Jerry Kremer

Paying too much attention to the first 100 days


For decades now, at the beginning of every presidency, the media and even the president himself have become obsessed with how well he’s doing in his first 100 days. President Trump opened the door to that test recently when he suggested that he would have one of the best first 100 days of any president in history. Politics is a risky business, and once a president invites such a comparison, his record is fair game.

If we use Franklin D. Roosevelt as a benchmark, the comparison game is all but over. President Trump has said he “inherited a mess,” so it’s logical to put him up against a president who truly inherited a mess. Roosevelt came into office with the nation suffering from the woes of the Great Depression. Unemployment was nothing short of staggering, and poverty was plaguing most of America.

From March to June of 1933, Roosevelt won enormous concessions from Congress. It passed the National Industrial Recovery Act to help industrial workers; the Agricultural Act, which helped farmers; the Securities Act, which regulated the stock market; and the Banking Act, which created the Federal Deposit Insurance Corporation, which protected bank depositors. For FDR, it turned out, those first 100 days were just the beginning, and were followed by many other historic accomplishments.

Dwight Eisenhower had pledged to end the Korean War, which eventually happened, but his relationship with Congress was poor and he had nothing to boast about after his first 100 days. John Kennedy was hung up on foreign affairs, and Richard Nixon, Gerald Ford, Jimmy Carter and the two George Bushes didn’t do much better. Bill Clinton tried to remake health care in his earliest days, and we all know that didn’t go anywhere.

Lyndon Johnson and Ronald Reagan got off to fast and furious starts. Johnson laid the groundwork for the Civil Rights Act, Medicare, the Voting Rights Act and many anti-poverty laws. Reagan won big tax breaks and spending cuts, and managed to get 52 American hostages released by the government of Iran.

Barack Obama won early passage of many pieces of legislation and set the stage for the passage of the Affordable Care Act. A major victory at the ballot box and having his party in control of both the Senate and the House helped a lot. During the first 100 days of his second term, however, facing a Republican Congress, Obama struck out on most of his proposals. Those first 100 were useless, and marked the beginning of a bitter battle with House and Senate Republican majorities that were determined to challenge his legitimacy.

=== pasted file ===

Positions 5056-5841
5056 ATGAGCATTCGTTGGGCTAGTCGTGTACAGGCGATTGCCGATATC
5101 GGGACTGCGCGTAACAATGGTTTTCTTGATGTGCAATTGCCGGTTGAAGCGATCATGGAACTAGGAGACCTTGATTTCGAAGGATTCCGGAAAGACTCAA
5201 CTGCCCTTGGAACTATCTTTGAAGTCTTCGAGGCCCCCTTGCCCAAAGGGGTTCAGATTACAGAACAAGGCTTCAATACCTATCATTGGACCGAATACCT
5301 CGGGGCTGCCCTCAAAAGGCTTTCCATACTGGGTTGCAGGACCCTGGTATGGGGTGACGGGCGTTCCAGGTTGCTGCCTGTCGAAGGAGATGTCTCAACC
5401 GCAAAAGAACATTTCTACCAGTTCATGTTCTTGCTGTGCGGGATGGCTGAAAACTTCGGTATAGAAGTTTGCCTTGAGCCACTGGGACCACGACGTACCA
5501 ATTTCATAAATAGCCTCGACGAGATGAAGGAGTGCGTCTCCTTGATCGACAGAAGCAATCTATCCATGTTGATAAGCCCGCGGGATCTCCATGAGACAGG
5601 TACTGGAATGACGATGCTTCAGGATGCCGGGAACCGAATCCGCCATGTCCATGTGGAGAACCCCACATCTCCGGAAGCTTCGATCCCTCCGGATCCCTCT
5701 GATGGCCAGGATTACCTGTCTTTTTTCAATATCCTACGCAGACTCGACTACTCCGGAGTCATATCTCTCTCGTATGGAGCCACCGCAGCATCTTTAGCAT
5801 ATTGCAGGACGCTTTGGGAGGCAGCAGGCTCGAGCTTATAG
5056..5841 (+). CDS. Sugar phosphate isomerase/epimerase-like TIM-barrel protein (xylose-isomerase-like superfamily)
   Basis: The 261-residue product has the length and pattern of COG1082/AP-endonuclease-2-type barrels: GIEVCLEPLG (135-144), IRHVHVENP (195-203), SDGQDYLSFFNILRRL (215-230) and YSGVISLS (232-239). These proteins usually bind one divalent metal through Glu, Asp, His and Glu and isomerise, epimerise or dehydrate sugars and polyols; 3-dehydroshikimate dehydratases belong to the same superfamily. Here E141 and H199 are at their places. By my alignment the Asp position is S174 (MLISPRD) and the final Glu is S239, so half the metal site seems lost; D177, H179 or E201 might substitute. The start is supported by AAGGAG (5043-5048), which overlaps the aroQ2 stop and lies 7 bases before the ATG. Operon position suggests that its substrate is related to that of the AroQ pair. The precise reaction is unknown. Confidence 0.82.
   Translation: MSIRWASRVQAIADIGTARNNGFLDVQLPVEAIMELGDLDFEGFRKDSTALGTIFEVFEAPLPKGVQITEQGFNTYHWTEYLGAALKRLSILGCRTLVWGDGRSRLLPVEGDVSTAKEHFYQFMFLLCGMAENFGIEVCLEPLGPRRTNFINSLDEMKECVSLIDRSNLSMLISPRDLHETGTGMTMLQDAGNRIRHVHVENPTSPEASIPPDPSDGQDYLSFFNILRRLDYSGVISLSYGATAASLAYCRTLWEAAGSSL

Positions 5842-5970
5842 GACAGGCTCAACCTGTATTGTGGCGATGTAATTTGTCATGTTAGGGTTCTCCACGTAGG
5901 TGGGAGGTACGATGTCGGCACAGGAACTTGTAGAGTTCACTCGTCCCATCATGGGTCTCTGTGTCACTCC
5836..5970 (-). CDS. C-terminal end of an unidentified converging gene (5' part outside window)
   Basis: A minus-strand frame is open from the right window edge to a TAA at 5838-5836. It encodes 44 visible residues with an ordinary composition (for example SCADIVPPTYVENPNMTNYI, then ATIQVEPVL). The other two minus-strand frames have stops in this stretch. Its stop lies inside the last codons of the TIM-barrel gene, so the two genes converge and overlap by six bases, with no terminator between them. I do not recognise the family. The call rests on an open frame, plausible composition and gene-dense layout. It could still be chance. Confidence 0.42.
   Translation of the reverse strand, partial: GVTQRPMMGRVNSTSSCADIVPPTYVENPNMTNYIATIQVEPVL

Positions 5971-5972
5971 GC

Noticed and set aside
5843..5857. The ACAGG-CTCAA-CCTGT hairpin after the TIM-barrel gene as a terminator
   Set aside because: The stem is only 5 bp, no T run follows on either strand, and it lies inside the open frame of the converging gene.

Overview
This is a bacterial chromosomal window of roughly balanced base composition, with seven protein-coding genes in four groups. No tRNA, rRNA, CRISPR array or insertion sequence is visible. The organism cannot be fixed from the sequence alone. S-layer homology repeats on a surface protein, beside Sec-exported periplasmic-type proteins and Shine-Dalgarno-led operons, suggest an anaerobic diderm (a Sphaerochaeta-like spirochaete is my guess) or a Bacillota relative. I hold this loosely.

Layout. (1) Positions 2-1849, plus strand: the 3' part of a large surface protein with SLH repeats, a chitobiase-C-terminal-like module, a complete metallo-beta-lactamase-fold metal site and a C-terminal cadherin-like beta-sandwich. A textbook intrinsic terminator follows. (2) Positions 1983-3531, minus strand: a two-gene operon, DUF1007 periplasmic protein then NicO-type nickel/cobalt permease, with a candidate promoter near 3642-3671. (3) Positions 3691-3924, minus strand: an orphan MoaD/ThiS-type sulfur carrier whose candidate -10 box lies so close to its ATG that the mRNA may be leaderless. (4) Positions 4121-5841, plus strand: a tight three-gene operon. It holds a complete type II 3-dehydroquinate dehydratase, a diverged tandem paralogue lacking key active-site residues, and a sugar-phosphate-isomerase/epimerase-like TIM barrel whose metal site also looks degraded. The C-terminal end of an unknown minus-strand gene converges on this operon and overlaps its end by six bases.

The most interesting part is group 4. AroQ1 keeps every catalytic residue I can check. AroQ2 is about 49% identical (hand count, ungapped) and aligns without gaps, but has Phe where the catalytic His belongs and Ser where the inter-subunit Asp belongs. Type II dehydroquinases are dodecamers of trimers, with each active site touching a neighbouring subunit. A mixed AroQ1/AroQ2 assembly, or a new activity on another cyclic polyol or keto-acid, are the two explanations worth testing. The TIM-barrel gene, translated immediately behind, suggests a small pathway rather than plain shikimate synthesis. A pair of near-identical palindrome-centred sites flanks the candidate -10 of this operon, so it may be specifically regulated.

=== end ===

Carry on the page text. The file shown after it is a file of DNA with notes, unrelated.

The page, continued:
It’s useful to compare Trump’s campaign promises with his successes and failures since he took office. On immigration, he promised to stop illegal border crossings and, specifically, to keep various ethnic groups out of the country. He pledged that on “Day One” he would rid the nation of the Affordable Care Act and provide Americans with better health care coverage. He promised that we would have more jobs than we ever dreamed of, and that he would be known as the “greatest jobs president in history.”

Fast-forward to May and the number of Trump successes is far exceeded by the number of failures. He succeeded in getting the Senate to appoint Judge Neil Gorsuch to the Supreme Court. But that approval came at the expense of a Senate rule change, making Democrats even angrier than they’ve been ever since Trump was elected. The effort to repeal and replace Obamacare collapsed when the warring factions in the House couldn’t agree on a bill. The one that failed would have denied millions of people of their existing health coverage.

Trump’s ban on immigrants from six so-called risky countries is stuck in the federal courts. Most of his successes have been the result of the signing of numerous executive orders, which he accused Obama of doing to excess.

There is no doubt that the vast majority of Trump supporters haven’t given up on him at this early stage of his presidency. But it is very clear that its first 100 days have been no better than many of his predecessors, and that’s not very good.

Jerry Kremer was a state assemblyman for 23 years, and chaired the Assembly’s Ways and Means Committee for 12 years. He now heads Empire Government Strategies, a business development and legislative strategy firm. Comments about this column?